One of my cats unexpectedly started limping about 2 weeks ago. She was fine one day, then the next day she was heavily limping on her left hind leg and within another day or so she would not even attempt to step on it, simply jumping on one hind leg keeping the other close to her belly. If it's important, she is around 12-13 years old (she's a rescue, so nobody really knows for sure).

As it was Christmas, it was impossible to get to the vet on the day, so I took her to a vet as soon as I could a couple of days later. They did an x-ray and afterwards the vet told me that from the x-ray it's most likely that she had a torn ligament in her knee. I took the cat home along with 2 weeks' worth of anti-inflammatory medication. They said a surgery could be considered, but only after the cat would lose some weight. Otherwise, just give her a lot of peace and quiet, make sure she doesn't need to jump/run/etc - and it would heal on its own over a period of a couple of months or maybe a bit more.

A few days later I got a phone call from the vet that they were reviewing the x-rays again with another vet and that other vet commented that there may be a bit of bone loss in her leg, which means that she's got a bone tumor and her leg would need to be amputated to spare her constant pain. The vet emphasised that such a tumor is usually benign.

Now, this doesn't seem to add up for me. If it were bone loss caused by a bone tumor, it would be gradual; instead, the limping came on abruptly: everything was perfectly fine one day and she was not stepping on the leg the next day. Also, she doesn't seem at all to be in pain. Her behaviour hasn't changed other than less movement. She is still happily eating and drinking.

I'm taking her to the vet again tomorrow - they want to do a biopsy of the tissue. Yet, I'm now suspicious about the whole thing. Obviously, if there's no other way to save the cat, we'll go for the amputation, but I don't want to do it just because "whatever". The vet stated it almost in passing, the same way I would state that I need to buy some cat food.

My question is: how likely is this really to be a bone loss due to tumor vs. what else it can be? Even if this is a tumor, is there any way to avoid amputating the leg?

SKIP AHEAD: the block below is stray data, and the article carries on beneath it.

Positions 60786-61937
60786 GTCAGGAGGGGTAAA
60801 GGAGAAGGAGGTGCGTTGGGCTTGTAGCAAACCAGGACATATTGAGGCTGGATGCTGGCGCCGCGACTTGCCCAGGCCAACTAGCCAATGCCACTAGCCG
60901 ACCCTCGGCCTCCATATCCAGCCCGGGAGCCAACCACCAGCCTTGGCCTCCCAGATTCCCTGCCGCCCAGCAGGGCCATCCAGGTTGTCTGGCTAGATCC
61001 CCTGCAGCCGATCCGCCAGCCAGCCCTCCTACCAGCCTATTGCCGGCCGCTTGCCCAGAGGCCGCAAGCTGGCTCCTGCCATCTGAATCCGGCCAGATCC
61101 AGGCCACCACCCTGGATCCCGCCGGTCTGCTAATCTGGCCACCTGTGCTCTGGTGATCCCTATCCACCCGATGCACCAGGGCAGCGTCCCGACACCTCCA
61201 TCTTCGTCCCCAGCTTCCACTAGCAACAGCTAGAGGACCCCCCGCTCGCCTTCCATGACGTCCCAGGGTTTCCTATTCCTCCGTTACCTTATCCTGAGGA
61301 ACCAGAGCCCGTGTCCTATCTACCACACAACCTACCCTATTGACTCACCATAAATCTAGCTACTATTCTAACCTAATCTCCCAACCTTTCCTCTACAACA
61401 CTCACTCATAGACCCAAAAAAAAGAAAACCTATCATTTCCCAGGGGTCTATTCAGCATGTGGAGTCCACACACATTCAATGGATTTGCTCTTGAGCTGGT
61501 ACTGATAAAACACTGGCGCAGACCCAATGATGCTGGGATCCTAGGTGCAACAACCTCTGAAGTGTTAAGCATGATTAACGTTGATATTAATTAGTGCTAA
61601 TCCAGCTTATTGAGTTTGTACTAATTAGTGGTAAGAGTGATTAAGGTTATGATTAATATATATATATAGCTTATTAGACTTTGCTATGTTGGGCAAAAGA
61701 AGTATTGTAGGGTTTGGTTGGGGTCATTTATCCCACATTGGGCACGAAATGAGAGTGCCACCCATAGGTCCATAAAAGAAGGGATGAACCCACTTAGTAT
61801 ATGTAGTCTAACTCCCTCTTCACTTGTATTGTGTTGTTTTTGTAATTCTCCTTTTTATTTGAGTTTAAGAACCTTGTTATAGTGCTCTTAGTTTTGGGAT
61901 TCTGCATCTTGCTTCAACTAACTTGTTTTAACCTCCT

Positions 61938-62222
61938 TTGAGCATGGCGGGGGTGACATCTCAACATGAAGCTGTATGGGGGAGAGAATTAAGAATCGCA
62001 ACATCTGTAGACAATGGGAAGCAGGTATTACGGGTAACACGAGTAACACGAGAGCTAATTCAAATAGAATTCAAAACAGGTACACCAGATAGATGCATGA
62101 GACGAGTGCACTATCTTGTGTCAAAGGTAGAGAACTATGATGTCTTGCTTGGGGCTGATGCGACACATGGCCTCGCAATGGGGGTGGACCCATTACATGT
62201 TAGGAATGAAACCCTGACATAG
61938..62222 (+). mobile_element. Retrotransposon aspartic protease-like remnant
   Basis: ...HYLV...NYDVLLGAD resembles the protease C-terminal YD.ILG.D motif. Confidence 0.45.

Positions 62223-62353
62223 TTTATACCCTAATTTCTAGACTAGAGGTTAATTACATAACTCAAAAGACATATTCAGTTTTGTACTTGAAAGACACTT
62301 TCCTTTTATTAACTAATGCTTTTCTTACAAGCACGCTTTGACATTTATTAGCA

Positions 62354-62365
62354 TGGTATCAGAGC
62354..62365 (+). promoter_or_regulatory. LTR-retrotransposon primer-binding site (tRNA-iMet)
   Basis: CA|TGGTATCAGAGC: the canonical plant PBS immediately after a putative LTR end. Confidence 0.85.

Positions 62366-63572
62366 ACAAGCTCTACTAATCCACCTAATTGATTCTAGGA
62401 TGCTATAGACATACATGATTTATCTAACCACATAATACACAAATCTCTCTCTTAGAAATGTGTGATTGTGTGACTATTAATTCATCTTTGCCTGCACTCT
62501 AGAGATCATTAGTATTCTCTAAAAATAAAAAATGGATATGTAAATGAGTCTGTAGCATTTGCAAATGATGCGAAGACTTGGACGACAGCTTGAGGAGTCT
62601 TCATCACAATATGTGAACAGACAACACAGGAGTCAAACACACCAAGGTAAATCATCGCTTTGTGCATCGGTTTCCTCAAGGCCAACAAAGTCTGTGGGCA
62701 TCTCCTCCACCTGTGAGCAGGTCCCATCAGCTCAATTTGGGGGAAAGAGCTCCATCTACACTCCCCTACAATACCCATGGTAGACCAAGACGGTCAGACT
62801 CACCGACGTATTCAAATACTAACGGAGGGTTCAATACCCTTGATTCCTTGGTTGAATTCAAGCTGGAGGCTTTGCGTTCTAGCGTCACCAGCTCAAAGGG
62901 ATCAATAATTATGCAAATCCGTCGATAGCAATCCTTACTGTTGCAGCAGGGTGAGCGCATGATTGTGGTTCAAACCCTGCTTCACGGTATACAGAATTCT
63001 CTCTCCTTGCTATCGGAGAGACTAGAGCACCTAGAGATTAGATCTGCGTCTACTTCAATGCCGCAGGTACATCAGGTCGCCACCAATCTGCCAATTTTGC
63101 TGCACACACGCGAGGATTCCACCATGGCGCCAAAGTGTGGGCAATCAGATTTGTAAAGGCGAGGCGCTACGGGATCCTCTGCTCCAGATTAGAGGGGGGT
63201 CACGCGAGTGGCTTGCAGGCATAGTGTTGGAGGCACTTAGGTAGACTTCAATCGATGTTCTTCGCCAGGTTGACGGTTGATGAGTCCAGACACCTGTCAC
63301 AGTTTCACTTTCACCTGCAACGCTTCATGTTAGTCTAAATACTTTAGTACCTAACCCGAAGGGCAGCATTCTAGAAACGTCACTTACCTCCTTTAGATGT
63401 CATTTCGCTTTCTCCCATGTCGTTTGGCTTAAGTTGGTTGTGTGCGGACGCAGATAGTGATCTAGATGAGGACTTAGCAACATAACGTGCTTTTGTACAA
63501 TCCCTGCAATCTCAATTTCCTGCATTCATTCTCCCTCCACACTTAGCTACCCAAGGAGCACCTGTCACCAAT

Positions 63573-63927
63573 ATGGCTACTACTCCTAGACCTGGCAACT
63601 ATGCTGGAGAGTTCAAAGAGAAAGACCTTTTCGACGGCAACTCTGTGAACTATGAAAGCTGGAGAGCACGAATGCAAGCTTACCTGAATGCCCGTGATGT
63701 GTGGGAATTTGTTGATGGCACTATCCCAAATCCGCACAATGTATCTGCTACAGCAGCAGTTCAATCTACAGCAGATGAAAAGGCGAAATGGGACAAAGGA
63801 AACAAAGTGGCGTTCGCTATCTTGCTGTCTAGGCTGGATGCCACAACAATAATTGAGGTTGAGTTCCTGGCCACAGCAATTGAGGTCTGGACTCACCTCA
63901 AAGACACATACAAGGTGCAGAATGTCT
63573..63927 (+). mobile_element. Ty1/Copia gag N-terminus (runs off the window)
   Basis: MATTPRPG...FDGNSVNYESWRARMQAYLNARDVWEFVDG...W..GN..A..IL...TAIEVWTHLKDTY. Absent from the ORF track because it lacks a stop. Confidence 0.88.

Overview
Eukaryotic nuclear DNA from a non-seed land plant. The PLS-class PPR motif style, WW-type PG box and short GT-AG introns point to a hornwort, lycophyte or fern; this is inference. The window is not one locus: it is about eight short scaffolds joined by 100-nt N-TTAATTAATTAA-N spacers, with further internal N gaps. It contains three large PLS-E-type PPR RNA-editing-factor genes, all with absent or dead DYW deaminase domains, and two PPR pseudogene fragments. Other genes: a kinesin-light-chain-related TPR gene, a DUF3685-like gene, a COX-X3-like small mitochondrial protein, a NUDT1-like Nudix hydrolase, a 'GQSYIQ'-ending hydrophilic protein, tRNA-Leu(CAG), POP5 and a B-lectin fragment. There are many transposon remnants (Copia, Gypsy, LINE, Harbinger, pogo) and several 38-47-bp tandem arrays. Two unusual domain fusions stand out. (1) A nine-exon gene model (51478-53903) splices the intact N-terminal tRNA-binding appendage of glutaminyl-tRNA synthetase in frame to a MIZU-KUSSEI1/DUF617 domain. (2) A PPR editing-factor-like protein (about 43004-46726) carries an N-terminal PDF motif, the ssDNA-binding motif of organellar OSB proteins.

In regards to her weight, for her size, the ideal weight is about 5 kg. She is currently 6.7 kg. She was abused early in her life, then taken away from her owner by RSPCA and I adopted her from RSPCA. When I brought her home, she was under 3 kg. Despite trying to control her diet, she quickly gained weight (she'd go outside and catch mice or birds and eat them) and got to 8.5 kg within a year. We've managed to lose about 2 kg since then. Overall, she's lived with me for about 10 years or so.

  • Limping due to bone loss from bone cancer can indeed come on suddenly; your assumption that it would "have to be gradual" is incorrect. Definitely have the vet look more closely to determine whether it's a tumor or not.
    – Allison C
    Commented Jan 7, 2019 at 14:49
  • 1
    In regard to cats not showing pain, that is actually a recurring hurdle. Cats don't really communicate pain as long as they can cope with it; you usually only figure it out by seeing them physically struggle, or their strong response when you touch a sore part. Try to avoid "I didn't see them in pain" as an argument as your cat may simply not telegraph pain until it becomes unmanageable.
    – Flater
    Commented Jan 10, 2019 at 10:36

1 Answer 1


I'm not a Veterinarian, but it might be worthwhile to get a second opinion. You should be able to pick up the x-rays to take to another Vet (along with your cat) for their opinion. I would think that they should be able to tell the difference between a tumor and bone loss before they perform surgery. Wouldn't you? How crushed would you be if the leg was amputated when it didn't need to be?

  • definitely get a second opinion and if possible new x-rays too. Commented Jan 7, 2019 at 5:58
  • Thanks for your answer. Along with everything else, I have to be mindful of the costs. X-rays cost about £500 already plus very consultation fee... But I'll see what's possible.
    – Aleks G
    Commented Jan 7, 2019 at 6:56
  • Also, they say that bone loss is caused by a tumor, which sounds a bit strange.
    – Aleks G
    Commented Jan 7, 2019 at 6:56
  • I agree... ask the Vet to show you exactly where this mysterious bone loss (or tumor) is on the x-ray. (Point at it and explain the diagnosis.) It shouldnt cost anything extra to do that because you've already paid for the exam. You just want more information about what they've said. Take that x-ray with you, if you decide to consult with a second Vet, so you won't have to pay for more x-rays.
    – elbrant
    Commented Jan 7, 2019 at 15:29
  • @AleksG cant you get the copy of xray and post it to biology stack exchange to get expert opinion here.
    – gfdsal
    Commented Sep 26, 2020 at 10:58

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